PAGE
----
Keeping chickens naturally comes with a range of duties and responsibilities. You need to meet your bird’s needs and requirements, after all. Ensuring they all remain happy, healthy, and safe is not easy; but it’s incredibly important nonetheless. But how do these birds like to be interacted with? Are they open to human contact and is this something you can look to do? I spent some time delving through the research to find out!
So, do chickens like being petted? Chickens generally like being petted, so long as you do so gently and respectfully. Chickens are easily spooked, so you will need to ensure there are no sudden movements and you only touch appropriate areas – such as down the back and on the breast area.
Keeping chickens is certainly a different experience to most other pets.
Many owners get into keeping as a means of getting eggs, but they can be kept for other reasons. They are very entertaining and rewarding to take care of, all in all.
While they are not always considered your typical pet, chickens are sentient animals (able to perceive or feel things) just like any other.
Chickens are capable of a range of feelings from showing affection to discomfort and there are a lot of reasons why you would want to do so.
In fact, there is a high correlation between the happiness of your chickens and how productive they are at laying eggs!
It can pay dividends to put in the extra effort to make your chickens as comfortable with your presence as possible.
If you show your chickens affection in the correct way, then they will become more confident and interactive when they are around you.
However, you shouldn’t necessarily treat a chicken like a cat or dog, you need to approach then calmly and gently, and on their terms.
Let us now take a closer look at petting these birds in general; from the benefits of doing so to how to do so correctly.
We will also be looking at holding and gaining the trust of your flock; so be sure to keep on reading to get all the information you need!
Are There Benefits To Petting Your Chickens?
Physical contact, when done the right way, can have some great benefits for both you and your backyard chickens.
Its important to first consider their natural, instinctive place.
Chickens are prey animals, so it comes as no surprise that they often prefer to spend their time hidden away from both human beings and other animals instinctively.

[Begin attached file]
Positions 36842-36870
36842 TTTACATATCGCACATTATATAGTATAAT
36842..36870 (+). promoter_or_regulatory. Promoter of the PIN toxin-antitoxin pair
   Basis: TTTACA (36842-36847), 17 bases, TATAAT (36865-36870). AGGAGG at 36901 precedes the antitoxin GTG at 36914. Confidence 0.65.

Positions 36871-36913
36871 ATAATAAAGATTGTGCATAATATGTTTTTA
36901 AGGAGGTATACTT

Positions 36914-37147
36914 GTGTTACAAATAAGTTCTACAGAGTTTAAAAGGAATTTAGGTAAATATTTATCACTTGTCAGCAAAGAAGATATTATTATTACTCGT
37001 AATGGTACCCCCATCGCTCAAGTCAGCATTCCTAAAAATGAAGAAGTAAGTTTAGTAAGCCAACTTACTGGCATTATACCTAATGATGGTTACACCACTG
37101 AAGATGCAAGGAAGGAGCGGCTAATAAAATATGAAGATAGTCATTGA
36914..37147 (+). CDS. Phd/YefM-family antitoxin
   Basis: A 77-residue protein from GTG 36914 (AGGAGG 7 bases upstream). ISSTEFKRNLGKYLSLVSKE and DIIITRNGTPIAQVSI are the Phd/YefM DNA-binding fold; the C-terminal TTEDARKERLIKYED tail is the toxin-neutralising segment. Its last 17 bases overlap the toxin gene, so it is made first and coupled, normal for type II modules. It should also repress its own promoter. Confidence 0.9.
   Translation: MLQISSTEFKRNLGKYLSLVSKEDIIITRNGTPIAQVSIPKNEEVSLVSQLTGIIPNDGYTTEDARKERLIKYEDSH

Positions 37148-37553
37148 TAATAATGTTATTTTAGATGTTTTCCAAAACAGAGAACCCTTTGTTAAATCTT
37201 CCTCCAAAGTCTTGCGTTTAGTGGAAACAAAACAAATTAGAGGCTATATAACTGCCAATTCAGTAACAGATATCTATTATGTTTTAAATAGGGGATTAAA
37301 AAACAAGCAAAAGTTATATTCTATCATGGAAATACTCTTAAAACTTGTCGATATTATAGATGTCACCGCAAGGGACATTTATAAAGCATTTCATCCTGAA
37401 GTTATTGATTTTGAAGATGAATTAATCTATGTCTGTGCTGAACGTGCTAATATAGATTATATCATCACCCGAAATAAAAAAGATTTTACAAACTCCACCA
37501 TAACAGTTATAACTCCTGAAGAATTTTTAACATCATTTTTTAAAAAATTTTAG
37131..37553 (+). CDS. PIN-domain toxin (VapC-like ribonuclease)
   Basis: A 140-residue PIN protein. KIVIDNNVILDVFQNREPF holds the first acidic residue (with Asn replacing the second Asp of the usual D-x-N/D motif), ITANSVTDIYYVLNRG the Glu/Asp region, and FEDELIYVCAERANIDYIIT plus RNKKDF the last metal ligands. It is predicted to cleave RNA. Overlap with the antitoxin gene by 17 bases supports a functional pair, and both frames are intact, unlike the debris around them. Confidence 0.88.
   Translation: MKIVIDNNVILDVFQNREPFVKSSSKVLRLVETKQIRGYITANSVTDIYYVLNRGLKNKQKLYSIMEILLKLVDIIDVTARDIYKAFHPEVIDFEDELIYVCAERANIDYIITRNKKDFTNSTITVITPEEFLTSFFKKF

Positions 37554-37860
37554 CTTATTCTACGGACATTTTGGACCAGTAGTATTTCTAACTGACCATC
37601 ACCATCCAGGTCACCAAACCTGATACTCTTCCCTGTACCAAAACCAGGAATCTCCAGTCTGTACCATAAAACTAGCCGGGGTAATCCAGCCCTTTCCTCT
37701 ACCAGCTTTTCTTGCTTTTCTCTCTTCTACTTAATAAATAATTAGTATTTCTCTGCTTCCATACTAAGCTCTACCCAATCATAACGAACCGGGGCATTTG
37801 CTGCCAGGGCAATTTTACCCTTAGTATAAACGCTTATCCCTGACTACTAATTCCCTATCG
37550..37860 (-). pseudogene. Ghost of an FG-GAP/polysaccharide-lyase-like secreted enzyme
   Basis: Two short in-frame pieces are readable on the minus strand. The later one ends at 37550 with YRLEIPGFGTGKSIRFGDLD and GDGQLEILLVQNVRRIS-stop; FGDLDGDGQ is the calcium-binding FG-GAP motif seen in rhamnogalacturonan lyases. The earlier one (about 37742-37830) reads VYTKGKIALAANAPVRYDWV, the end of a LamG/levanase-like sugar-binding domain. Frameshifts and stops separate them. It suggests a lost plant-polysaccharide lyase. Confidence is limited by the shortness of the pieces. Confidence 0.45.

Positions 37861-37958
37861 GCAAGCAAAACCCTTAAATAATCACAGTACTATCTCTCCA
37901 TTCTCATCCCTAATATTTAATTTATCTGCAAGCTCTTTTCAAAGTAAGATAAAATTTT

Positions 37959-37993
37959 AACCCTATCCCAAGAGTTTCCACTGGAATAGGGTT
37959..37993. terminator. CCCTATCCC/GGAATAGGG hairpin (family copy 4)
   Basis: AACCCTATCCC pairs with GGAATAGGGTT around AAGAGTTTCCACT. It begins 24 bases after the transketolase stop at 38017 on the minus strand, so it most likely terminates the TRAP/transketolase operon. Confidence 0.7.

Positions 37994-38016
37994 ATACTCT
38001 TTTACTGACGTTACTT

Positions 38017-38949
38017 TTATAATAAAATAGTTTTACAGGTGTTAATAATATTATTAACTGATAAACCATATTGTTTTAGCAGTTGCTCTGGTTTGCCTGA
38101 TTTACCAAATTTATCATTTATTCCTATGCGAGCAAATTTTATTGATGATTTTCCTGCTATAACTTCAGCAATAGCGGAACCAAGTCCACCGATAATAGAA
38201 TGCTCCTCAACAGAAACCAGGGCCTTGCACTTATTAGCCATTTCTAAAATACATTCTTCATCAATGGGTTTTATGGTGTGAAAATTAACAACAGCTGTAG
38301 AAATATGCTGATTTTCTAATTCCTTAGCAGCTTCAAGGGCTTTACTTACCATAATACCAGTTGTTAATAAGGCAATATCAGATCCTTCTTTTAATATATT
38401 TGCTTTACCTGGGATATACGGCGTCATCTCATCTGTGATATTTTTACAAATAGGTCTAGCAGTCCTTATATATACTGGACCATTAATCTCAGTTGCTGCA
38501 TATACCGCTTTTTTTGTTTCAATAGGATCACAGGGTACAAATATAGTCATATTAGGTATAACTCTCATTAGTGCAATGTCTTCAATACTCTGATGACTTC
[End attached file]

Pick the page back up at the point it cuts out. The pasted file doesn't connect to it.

This is precisely why chickens in the wild will not let you get close to them. However, it is possible to tame your pet chickens over time.
Let us now take a closer look at the benefits of petting, for both keeper and bird alike!
Petting animals has long been shown to help humans relax and the same holds true for petting your birds.
The act of stoking your chicken’s feathers can lower your blood pressure and reduce the levels of cortisol in your blood, a key stress hormone.
Regular petting can also help form a strong bond between you and your chickens, they’ll get to know you over time and become more confident in approaching you.
This stress-relieving effect works the other way around too.
If you pet your hens correctly, they’ll feel happier and it will have the same stress-reducing effect on them.
Increased Laying and Tasting Eggs
A reduction in stress can result in increased egg production; a happier flock of chickens will produce more eggs than one that feels stressed or threatened.
Petting your chickens may even improve the taste and quality of their eggs.
There are many factors that play a part in the quality of eggs produced but increased stress in livestock has been shown to ‘taint’ the flavor of the produce that is farmed from them.
This may partly explain why eggs from battery farmed hens often don’t taste as rich as those from free-range hens.
Regular petting will also allow you to keep a close eye on your flocks’ general condition and health.
You will get an idea for differences in feather and skin quality and overall body composition between chickens, allowing you to detect if any individuals are in worse condition than others.
You can gently part their feathers to search for any parasites and you can feel around their pelvic bones for signs that your hen may be ready to lay.
If the spacing between her pelvic bones has increased, then she may be preparing to lay soon.
By taking a mental note of their health you can track individuals over time and may pick up on changes that wouldn’t be evident just by looking at them.
For example, if you notice that one hen has been gradually getting thinner then this could indicate that she has an underlying disease process.
Catching this early could mean the difference between losing a chicken or not.
Unwell or underweight chickens will often lose muscle mass across their keel bone (or sternum) – this is the bone to which their large breast muscles attach and it sits in the middle of their chest.
The breast muscles are usually very large in a fit and healthy chicken, so you’ll soon notice if they are losing condition in this area.
If you are concerned about your chicken, then take them to your local veterinarian as soon as possible.
Where Do Chickens Like To Be Petted?